A DNA sequence encoding the amino acids (Asp 672-Val 711) of human Amyloid beta A4 protein (APP770) (P05067-1), corresponding to the Beta-amyloid protein 40, was fused with the N-terminal polyhistidine-tagged GST tag at the N-terminus.
The recombinant human Beta-APP40/GST chimera consists of 278 amino acids and has a calculated molecular mass of 31.8 kDa. It migrates as an approximately 33 kDa band in SDS-PAGE under reducing conditions.
Lyophilized from sterile 50mM Tris, 500mM NaCl, pH 7.5 Please contact us for any concerns or special requirements. Normally 5 % - 8 % trehalose, mannitol and 0.01% Tween80 are added as protectants before lyophilization.
Please refer to the specific buffer information in the hard copy of CoA.
In general, recombinant proteins are provided as lyophilized powder which are shipped at ambient temperature. Bulk packages of recombinant proteins are provided as frozen liquid. They are shipped out with blue ice unless customers require otherwise.
稳定性 & 储存条件
Samples are stable for up to twelve months from date of receipt at -20℃ to -80℃ Store it under sterile conditions at -20℃ to -80℃. It is recommended that the protein be aliquoted for optimal storage. Avoid repeated freeze-thaw cycles.
A hardcopy of COA with reconstitution instruction is sent along with the products. Please refer to it for detailed information.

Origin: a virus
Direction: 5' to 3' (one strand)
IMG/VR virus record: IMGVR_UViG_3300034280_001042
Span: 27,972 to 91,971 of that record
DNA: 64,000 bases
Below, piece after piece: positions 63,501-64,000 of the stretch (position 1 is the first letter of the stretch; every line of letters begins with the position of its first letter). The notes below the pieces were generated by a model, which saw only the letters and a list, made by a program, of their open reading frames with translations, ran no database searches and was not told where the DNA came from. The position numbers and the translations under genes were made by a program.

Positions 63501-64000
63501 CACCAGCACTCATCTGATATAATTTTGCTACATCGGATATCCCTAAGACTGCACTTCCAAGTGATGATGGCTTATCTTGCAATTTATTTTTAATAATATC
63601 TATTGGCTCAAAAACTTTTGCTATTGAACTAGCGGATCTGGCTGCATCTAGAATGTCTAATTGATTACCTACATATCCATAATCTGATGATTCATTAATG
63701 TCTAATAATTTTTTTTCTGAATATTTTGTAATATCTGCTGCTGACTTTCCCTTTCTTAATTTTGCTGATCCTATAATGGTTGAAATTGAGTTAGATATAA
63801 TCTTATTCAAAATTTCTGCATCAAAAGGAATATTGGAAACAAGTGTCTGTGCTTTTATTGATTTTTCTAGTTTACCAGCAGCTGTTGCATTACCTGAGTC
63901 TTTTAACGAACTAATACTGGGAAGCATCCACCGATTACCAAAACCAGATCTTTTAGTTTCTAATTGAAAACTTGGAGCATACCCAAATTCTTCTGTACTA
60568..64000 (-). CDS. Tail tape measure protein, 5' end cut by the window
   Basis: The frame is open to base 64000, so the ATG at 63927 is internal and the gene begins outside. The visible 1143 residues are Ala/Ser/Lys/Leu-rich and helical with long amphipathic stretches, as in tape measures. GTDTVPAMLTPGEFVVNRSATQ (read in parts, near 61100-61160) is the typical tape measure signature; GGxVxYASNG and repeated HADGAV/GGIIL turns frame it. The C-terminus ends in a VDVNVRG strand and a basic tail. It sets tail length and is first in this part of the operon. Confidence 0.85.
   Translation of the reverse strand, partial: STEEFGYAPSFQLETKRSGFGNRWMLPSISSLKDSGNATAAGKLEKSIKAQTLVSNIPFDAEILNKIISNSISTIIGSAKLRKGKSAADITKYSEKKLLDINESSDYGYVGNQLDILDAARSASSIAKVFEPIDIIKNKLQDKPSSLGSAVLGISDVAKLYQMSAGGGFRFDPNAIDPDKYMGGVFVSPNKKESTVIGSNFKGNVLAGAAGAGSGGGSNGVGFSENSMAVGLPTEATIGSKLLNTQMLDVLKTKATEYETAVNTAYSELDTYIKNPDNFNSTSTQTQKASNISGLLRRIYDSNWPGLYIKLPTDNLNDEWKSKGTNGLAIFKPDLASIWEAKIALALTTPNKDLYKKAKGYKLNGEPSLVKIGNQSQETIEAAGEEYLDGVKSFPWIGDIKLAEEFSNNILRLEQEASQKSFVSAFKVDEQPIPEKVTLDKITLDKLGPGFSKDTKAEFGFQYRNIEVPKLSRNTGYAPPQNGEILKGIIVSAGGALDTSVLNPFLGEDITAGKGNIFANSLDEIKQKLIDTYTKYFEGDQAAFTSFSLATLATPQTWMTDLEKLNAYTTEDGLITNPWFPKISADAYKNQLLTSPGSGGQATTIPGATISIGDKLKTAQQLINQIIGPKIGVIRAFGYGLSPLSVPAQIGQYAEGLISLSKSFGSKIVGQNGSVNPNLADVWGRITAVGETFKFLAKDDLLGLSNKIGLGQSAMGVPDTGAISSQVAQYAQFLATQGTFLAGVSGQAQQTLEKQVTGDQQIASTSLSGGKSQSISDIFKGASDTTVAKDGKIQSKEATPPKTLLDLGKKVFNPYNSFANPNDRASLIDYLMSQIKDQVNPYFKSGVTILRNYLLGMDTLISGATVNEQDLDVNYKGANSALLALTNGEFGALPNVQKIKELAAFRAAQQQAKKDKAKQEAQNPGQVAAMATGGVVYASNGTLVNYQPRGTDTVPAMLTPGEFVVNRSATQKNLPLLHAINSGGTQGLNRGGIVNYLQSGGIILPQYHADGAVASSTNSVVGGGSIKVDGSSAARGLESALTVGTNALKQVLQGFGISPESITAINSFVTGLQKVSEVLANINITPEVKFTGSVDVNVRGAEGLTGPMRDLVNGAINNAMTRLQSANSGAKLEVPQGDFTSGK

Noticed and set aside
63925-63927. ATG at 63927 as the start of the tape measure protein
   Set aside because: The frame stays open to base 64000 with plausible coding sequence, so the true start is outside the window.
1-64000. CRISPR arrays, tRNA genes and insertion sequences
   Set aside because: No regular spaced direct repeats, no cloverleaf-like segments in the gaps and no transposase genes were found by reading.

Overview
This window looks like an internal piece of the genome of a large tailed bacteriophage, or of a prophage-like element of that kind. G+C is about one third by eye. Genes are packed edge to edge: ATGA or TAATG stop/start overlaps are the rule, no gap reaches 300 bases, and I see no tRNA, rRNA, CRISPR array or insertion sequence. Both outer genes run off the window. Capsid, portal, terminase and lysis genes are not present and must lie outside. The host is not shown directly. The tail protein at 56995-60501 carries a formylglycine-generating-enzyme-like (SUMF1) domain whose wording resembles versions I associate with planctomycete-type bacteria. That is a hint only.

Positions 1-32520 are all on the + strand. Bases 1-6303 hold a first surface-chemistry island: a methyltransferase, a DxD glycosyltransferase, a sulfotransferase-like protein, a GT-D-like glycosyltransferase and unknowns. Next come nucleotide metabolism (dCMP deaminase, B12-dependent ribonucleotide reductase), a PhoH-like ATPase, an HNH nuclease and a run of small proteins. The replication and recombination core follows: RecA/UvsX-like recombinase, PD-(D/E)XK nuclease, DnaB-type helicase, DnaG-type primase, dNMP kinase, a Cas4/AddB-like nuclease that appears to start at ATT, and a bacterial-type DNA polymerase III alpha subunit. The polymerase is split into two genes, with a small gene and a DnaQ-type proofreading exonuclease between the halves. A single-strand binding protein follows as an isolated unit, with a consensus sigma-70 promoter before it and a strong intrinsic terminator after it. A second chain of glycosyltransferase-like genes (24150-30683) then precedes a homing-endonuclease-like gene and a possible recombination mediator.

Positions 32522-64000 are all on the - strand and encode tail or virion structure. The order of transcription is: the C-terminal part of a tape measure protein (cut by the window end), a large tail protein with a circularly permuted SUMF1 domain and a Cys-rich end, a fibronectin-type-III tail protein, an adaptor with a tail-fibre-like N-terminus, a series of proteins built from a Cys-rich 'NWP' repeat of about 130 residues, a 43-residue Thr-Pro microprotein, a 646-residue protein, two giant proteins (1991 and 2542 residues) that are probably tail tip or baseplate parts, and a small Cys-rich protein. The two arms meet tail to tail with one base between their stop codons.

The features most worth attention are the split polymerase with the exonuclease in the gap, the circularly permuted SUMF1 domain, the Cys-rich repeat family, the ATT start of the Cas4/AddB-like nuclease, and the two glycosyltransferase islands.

Amyloid precursor protein (APP) is a type I transmembrane protein expressed in many tissues and concentrated in the synapses of neurons, and is suggested as a regulator of synapse formation and neural plasticity. APP can be processed by two different proteolytic pathways. In one pathway, APP is cleaved by β- and γ-secretase to produce the amyloid-β-protein (Aβ, Abeta, beta-amyloid) which is the principal component of the amyloid plaques, the major pathological hallmark of Alzheimer’s disease (AD), while in the other pathway, α-secretase is involved in the cleavage of APP whose product exerts antiamyloidogenic effect and prevention of the Aβ peptide formation. The aberrant accumulation of aggregated beta-amyloid peptides (Abeta) as plaques is a hallmark of AD neuropathology and reduction of Abeta has become a leading direction of emerging experimental therapies for the disease. Besides this pathological function of Abeta, recently published data reveal that Abeta also has an essential physiological role in lipid homeostasis. Cholesterol increases Abeta production, and conversely A beta production causes a decrease in cholesterol synthesis. Abeta may be part of a mechanism controlling synaptic activity, acting as a positive regulator presynaptically and a negative regulator postsynaptically. The pathological accumulation of oligomeric Abeta assemblies depresses excitatory transmission at the synaptic level, but also triggers aberrant patterns of neuronal circuit activity and epileptiform discharges at the network level. Abeta-induced dysfunction of inhibitory interneurons likely increases synchrony among excitatory principal cells and contributes to the destabilization of neuronal networks. There is evidence that beta-amyloid can impair blood vessel function. Vascular beta-amyloid deposition, also known as cerebral amyloid angiopathy, is associated with vascular dysfunction in animal and human studies. Alzheimer disease is associated with morphological changes in capillary networks, and soluble beta-amyloid produces abnormal vascular responses to physiological and pharmacological stimuli.